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East students perform ‘Mean Girls’

High-school comedy is musical based on film of the same name

Special to The Sun
Students at Cherry Hill East perform “Mean Girls”, a vocally challenging show about a high school transfer student Cady Heron as she navigates public high school for the first time.

Cherry Hill East students recently gave their opening performance of the musical “Mean Girls,” based on the popular 2004 movie by the same name.

“Almost 20 years since its initial release, ‘Mean Girls’ remains a relevant, irreverent and honest look at navigating high school,” said East theater director Peter Gambino. “The musical is a faithful adaptation of the film and features a large, female-driven ensemble and a track listing of catchy music.

“East students couldn’t be more excited to perform this massive show for our community.”

The story follows student Cady Heron – who grew up on an African savanna – as she navigates life in a new high school. The transfer student is quickly noticed by the most popular girls in school, a group called The Plastics.

“It mostly teaches that judging others won’t make you better than anyone else,” explained Lily Tewsik, a senior who plays Regina George ” … You learn by the end that everyone is unique in their own way. It doesn’t have to be a problem, it doesn’t have to be wrong. You can just all learn together.”

The cast has learned to deliver comedic lines and they note that the movie “Mean Girls” being turned into a musical has made for some interesting aspects.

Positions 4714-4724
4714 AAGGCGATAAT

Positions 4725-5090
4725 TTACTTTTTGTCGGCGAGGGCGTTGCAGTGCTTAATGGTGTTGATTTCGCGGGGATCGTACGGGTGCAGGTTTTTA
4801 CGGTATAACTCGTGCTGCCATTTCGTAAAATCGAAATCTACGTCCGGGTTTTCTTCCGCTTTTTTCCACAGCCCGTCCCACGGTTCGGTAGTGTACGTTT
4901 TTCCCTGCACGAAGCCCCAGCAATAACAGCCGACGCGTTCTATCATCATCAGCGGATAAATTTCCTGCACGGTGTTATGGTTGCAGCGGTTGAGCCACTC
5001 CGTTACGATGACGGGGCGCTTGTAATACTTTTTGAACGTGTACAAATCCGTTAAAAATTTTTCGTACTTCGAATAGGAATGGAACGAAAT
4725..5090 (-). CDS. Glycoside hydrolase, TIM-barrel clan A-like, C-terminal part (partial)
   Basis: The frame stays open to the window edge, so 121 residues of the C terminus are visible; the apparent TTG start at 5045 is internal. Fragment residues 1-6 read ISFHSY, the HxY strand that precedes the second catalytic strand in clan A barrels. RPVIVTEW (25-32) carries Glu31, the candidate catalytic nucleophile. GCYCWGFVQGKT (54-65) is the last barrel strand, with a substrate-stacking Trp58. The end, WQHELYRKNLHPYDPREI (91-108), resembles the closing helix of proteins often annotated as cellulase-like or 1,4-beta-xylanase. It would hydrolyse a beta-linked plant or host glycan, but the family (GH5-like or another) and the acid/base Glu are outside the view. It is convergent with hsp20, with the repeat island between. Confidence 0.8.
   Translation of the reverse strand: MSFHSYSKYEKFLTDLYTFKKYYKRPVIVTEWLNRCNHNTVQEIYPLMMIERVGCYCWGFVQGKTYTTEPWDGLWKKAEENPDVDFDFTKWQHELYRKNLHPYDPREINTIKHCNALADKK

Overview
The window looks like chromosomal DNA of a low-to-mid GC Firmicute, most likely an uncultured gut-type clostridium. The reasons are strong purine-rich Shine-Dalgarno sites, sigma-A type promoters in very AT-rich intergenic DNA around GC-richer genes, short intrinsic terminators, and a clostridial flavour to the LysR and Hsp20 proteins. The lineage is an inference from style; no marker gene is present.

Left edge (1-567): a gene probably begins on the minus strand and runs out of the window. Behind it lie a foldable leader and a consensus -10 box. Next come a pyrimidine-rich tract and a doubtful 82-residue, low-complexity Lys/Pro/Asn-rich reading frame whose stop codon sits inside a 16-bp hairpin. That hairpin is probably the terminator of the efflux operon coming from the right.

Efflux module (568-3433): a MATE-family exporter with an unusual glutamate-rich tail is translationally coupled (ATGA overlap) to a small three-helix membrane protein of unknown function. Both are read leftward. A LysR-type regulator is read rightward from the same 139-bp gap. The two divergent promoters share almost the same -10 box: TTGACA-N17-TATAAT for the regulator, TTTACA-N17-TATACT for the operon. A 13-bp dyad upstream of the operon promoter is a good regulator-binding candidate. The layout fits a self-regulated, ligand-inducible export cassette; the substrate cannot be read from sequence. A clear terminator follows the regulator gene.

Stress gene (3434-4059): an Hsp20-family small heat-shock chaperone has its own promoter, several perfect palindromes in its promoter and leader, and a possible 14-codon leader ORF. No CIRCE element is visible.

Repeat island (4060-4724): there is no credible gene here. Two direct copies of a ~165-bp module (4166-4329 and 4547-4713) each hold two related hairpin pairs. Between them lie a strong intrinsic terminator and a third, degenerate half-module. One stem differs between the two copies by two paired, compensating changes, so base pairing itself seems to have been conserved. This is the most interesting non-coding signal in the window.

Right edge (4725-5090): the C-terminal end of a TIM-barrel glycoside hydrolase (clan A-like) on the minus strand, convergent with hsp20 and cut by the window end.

“In preparing for my character, it was a lot of practicing my lines and scenes in different ways and … in front of an audience to see how people will react to your line delivery,” noted senior Natalie Borowsky, who plays one of the mean girls, Karen Smith.

Aviv Haroz, a senior playing Damien Hubbard, one of Cady’s friends, shared his take on preparing for the role.

“There are so many fans and so many beloved characters,” he said. “It’s really important to stay true to the characters in the original film, so making sure we’re maintaining the integrity of the characters and adding a twist to it (was one of the challenges).”

Tewsik noted that she had always been a fan of the film and was excited to perform in it.

“I’ve loved ‘Mean Girls’ for years,” she recalled. “I was a huge fan of the movie and the original Broadway cast script, so when I read the script, I was so happy and so excited for it.”

She’s also happy to be making others laugh.

According to the show’s vocal director, Heather Lockart, “Mean Girls” is a vocally challenging show.

“The vocal requirement for all of the lead characters is that they have the ability to have a pretty high belt and a big range, and to sing at more of a level of a Broadway star than a high-school student, because that’s what this show requires,” she pointed out …

“It’s vocally very, very demanding.”

“We hope that it not only gets audience members reminiscing about their own teen years,” Gambino stated, “but that it also presents a candid depiction of what many of our youth experience each day.”

Performances will continue on Friday, March 8, and Saturday, March, 9, at 7:30 p.m. and Sunday, March 10, at 2 p.m. Tickets will be sold both online and in person, and more information about the show can be found at https://www.showtix4u.com/event-details/79740.

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